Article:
The tagline on the inside cover to Wolverine Origin describes the book as “The greatest Marvel story never told”, and for many years fans insisted that it never be told.
When Joe Quesada and Bill Jemas took over at Marvel Comics and reversed its almost 15-year downturn, one of their first projects was to do a story on the origins of Wolverine. This is considered sacred ground because part of Wolverines appeal was his unknown past. The project was reluctantly accepted, with top minds from the Marvel universe turning in treatments. Wolverine Origin is the gorgeous final result of that process.
Somewhere in the 19th Century, on a massive estate in Canada, a young boy called “Dog” Logan escapes his father’s drunken beatings by playing with James, the sickly child of the rich landowner in the House, and Rose, James’ Irish nanny. The three forge a childhood bond broken too easily when class distinctions and family squabbles get in the way of their friendship. One night, the tensions come to a head when the three, now adolescents, are involved in a life-changing tragedy that leaves one horribly scarred, another without a memory and in possession of strange new abilities, and the third frightened for all three. Two of the friends flee into the night, while the third is left to pick up the pieces.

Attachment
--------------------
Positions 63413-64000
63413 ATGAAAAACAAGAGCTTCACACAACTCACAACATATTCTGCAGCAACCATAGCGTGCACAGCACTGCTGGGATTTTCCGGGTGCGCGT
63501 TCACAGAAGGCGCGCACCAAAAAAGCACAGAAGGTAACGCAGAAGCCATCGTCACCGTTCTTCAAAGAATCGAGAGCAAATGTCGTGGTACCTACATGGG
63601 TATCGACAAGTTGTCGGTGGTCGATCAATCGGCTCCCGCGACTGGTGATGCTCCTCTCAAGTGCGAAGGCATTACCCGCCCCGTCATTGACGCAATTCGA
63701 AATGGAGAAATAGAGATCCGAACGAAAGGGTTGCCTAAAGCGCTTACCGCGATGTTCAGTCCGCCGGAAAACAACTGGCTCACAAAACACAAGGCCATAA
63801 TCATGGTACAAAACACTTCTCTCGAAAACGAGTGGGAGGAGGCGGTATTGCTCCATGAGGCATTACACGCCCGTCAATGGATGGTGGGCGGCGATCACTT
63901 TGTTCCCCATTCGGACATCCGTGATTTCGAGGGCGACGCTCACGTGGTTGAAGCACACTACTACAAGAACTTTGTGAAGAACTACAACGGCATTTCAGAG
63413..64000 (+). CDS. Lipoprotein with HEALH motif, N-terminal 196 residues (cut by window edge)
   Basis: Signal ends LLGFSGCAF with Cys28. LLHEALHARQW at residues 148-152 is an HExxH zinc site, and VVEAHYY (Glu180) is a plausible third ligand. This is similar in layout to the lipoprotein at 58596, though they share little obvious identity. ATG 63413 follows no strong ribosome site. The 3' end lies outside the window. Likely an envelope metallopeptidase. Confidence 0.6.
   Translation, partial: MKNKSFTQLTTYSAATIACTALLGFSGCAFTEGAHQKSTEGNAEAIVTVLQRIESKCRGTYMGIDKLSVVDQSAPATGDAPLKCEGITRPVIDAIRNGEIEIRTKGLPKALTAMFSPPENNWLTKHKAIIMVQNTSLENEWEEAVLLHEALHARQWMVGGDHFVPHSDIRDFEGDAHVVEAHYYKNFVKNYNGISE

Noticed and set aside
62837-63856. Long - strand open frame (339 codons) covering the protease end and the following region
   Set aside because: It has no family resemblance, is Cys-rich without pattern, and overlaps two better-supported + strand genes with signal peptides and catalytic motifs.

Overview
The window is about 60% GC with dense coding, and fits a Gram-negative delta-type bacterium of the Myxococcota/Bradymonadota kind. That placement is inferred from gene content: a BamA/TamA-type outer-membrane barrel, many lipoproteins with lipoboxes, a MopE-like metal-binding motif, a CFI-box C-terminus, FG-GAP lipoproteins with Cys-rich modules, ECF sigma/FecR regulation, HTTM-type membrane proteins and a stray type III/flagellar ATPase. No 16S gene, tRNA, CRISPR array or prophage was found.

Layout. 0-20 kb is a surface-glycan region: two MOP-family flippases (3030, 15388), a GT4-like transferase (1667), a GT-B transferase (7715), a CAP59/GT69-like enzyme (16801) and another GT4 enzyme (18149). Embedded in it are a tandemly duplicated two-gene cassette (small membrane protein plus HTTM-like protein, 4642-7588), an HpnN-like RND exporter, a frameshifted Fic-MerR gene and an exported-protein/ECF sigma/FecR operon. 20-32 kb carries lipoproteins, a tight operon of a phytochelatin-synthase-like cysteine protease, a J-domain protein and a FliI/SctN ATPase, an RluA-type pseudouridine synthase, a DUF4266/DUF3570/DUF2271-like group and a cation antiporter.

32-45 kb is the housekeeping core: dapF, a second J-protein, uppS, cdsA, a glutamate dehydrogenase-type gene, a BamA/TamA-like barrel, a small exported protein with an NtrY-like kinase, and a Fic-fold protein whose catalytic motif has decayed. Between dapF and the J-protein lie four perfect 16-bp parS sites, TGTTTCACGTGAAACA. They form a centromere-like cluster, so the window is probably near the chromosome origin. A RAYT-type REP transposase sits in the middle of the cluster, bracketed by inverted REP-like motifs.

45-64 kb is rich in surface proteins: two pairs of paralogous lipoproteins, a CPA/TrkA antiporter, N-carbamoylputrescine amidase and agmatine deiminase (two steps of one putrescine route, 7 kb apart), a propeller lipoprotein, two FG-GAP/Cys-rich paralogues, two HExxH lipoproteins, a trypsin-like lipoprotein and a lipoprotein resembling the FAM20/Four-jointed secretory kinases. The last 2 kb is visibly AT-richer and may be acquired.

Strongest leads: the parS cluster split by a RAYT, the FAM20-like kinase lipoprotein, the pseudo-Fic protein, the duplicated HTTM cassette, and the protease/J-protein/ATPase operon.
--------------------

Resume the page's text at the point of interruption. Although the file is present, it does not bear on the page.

A quote on the back of the book compares Origin with Watchmen and suggests it will enter the annals of comic-dom’s highest-regarded works. While it doesn’t measure up to those examples Origin is certainly worthy of praise and deserves a place next to The Killing Joke or Batman: Year One for shedding light on a loved characters mysterious past.
Andy Kubert’s illustrations are mindbogglingly beautiful, managing to combine the serious nature of the story with the comic origins of the players without effort. The only complaint, and it is minor, is that the book seems short compared with similar series efforts. The story is told without becoming overlong, but the reader can’t help but feel it could have been deeper and more involved.
Overall, Wolverine Origin is worth the time to read. Wolverine and X-Men fans will want to read it – unless, of course, you would rather not spoil the mystery, which is perfectly understandable.
JQ gives Wolverine: Origin a solid 7/10 it did the job but still left me wanting a bit more.